Although Erdogan and Vladimir Putin currently back opposing sides in the civil war, their operational track record in Syria speaks volumes about their potential for reaching an understanding in Libya.

The two leaders spoke about the Libya situation by phone on December 17, and Putin is scheduled to visit Turkey in January for a meeting focused specifically on that issue.


To date, the Trump administration has taken a back seat during Haftar’s offensive. On November 13, it hosted two senior GNA officials in Washington and issued a joint statement opposing the LNA’s military campaign.

Yet when a U.S. delegation headed by Deputy National Security Advisor Victoria Coates met with Haftar in the region eleven days later, it issued no such public warning. Two weeks after that, Haftar declared that “Zero Hour has come” for Tripoli, and the LNA reinvigorated its offensive.

U.S. indecision regarding the battle for Tripoli has allowed the Russians to gain influence on the southern flank of NATO. It has also created another unnecessary friction point with Turkey, as well as between Ankara and other U.S. allies in the East Mediterranean.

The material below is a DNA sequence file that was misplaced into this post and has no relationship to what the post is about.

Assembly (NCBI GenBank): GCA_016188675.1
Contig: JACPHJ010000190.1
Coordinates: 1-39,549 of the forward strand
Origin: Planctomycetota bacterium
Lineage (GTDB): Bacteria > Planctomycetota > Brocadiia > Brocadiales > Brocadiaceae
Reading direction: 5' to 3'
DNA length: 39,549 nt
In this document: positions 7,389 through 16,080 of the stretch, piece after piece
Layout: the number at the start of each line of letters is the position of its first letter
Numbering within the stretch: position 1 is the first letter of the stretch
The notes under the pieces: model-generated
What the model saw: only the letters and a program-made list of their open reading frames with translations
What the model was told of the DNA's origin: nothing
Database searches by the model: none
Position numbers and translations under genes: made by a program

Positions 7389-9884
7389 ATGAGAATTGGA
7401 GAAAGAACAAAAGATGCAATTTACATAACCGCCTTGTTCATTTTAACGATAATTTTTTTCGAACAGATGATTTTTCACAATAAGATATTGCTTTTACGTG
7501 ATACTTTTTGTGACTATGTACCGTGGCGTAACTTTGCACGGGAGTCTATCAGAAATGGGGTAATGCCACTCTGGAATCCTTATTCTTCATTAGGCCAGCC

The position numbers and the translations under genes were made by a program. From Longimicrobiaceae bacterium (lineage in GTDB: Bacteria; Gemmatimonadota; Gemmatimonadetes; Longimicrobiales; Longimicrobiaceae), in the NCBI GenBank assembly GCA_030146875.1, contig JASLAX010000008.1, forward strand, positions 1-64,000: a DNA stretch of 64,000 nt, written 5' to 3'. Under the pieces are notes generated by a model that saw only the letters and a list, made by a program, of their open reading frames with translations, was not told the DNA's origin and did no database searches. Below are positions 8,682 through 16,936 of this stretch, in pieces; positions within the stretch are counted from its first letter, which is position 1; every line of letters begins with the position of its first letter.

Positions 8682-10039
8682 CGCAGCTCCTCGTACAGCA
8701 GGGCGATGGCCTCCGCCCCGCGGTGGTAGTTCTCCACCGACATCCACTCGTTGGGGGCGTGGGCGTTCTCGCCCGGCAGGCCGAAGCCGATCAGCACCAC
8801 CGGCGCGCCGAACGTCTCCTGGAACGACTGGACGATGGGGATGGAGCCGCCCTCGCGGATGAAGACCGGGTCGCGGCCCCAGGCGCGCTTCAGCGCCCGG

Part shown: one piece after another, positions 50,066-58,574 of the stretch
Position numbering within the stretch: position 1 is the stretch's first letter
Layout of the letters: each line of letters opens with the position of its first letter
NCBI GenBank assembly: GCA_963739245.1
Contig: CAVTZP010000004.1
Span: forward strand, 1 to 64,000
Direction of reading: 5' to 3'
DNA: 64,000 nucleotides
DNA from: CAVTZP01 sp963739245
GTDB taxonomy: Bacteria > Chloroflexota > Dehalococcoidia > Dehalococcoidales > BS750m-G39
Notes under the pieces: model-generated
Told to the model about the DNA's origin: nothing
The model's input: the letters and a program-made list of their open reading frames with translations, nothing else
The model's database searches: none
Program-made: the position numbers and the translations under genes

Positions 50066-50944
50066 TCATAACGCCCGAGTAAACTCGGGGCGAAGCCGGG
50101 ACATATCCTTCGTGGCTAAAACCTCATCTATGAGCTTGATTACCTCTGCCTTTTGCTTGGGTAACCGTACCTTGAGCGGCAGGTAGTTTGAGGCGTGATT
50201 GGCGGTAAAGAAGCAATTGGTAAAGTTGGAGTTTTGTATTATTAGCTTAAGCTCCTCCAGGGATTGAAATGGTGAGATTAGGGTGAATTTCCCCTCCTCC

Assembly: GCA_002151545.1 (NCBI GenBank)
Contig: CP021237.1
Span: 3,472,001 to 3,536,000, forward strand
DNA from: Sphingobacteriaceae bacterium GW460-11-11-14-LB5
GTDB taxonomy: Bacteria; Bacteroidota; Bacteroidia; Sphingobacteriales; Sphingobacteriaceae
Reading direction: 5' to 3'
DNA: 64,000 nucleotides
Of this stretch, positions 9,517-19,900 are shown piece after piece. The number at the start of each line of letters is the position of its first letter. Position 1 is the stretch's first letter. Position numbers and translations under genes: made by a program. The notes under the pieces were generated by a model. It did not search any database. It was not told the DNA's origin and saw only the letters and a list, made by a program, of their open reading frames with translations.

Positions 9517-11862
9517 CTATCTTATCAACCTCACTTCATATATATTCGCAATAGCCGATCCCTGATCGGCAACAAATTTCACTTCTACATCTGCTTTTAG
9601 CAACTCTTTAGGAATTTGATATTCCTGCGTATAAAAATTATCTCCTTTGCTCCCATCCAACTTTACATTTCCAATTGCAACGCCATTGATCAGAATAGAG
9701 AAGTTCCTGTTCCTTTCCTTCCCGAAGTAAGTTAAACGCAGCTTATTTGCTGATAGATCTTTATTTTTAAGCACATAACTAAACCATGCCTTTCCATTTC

Washington now has a narrow window to prevent further violence in Libya and limit Moscow’s influence there. To do so, it must fully back the German-led effort to convince all relevant outside parties—including Turkey and its regional rivals—to commit to a ceasefire and halt arms transfers.

U.S. officials should also threaten to use existing sanctions authorities against violators of a ceasefire once it is signed.

Without U.S. participation, the Berlin initiative will falter as facts on the ground create more violence and stoke tensions between U.S. allies in the region.

The best way to curb Moscow’s interference is not by coopting Haftar, but rather by pushing his other backers, mainly the UAE and Egypt.

These countries seek positive relations with Washington, and this desire should be used as leverage to extract their support for the Berlin process and a much-needed ceasefire.


Soner Cagaptay is the Beyer Family Fellow at The Washington Institute and author of the book Erdogan’s Empire: Turkey and the Politics of the Middle East.

Ben Fishman is a senior fellow at the Institute and former director for North Africa at the National Security Council.